With all the family "home for Christmas" questions about the aftermath of Henry's death are bound to come up. When they all get there they play a game of who is going to get Aquitaine and who is going to get to marry Alais (who is being passed about like a political chess-piece). Eleanor wants the eldest son Richard to get the throne. Since his birth she raised him almost entirely on her own, and they have always had a  love-hate mother-son relationship. However Henry favours the younger, more stupid and awkward John as his heir.

Thus starts the painful game of "who can hurt the other more" between Henry and Eleanor. Eleanor retires to her room convinced that she is "done for this time"

But then she and the three boys have the idea of making an alliance with King Phillip of France who is there making sure that Henry keeps to his promise of one of his sons marrying Alais, as he has already given him her dowry. They all go in turn to try and talk to him about it, and each time another brother or family member comes in, he hides the previous one in a different tapestry in his room, and by the end they are all popping in and out of them like jack-in-the-boxes (it's actually hilarious. Just a little :-D).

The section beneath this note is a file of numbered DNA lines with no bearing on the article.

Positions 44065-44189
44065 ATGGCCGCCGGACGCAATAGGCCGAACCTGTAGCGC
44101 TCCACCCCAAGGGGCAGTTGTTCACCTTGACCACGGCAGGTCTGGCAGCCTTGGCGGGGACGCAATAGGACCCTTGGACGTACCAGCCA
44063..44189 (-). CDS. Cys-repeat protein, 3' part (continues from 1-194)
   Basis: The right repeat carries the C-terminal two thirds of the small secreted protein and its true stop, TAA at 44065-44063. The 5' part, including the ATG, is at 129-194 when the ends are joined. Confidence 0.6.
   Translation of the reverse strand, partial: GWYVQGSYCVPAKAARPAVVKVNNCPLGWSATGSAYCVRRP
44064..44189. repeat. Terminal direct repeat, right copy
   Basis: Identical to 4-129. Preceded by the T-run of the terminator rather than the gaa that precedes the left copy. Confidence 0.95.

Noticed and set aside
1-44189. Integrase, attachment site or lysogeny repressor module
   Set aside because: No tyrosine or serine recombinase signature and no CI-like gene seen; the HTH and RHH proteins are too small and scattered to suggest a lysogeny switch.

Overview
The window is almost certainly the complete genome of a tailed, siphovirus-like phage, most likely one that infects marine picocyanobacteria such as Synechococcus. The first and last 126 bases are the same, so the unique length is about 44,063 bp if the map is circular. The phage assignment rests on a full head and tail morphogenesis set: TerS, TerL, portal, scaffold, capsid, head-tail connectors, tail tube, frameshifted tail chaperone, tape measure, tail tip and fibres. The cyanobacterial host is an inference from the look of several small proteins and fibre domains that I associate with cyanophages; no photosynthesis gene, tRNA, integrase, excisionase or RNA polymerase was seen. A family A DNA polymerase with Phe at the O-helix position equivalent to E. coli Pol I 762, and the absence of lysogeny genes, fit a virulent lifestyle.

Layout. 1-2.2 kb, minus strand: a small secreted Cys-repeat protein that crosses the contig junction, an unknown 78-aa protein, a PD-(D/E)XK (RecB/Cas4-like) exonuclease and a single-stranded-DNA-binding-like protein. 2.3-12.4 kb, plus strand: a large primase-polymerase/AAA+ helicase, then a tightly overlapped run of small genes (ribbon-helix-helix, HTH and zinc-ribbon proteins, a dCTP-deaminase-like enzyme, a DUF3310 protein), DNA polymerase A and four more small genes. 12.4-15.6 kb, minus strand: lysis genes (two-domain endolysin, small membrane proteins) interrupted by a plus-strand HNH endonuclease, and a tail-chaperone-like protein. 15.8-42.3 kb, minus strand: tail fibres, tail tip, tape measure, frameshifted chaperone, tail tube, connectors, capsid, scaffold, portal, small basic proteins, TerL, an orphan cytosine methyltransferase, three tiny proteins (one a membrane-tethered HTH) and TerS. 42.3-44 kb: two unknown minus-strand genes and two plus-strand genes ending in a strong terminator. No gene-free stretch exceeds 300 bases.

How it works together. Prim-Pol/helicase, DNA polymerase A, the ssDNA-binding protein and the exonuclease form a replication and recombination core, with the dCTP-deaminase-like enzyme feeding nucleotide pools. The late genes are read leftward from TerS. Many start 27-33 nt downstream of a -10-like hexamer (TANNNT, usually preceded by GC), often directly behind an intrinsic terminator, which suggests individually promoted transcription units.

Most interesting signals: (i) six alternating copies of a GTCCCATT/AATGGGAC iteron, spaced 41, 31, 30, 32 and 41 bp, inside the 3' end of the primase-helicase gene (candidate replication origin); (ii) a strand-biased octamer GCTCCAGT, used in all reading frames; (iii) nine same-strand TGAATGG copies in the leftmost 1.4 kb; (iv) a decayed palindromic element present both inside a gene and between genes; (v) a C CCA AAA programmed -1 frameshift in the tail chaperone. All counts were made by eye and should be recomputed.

Well, Henry decides he wants an annulment so he can marry Alais and have more sons that are conspirators/idiots/pains in the neck and Eleanor is very upset. She really does still love Henry and now she's going to lose him and the only power she has left. How will they get out of this mess?

The Verdict: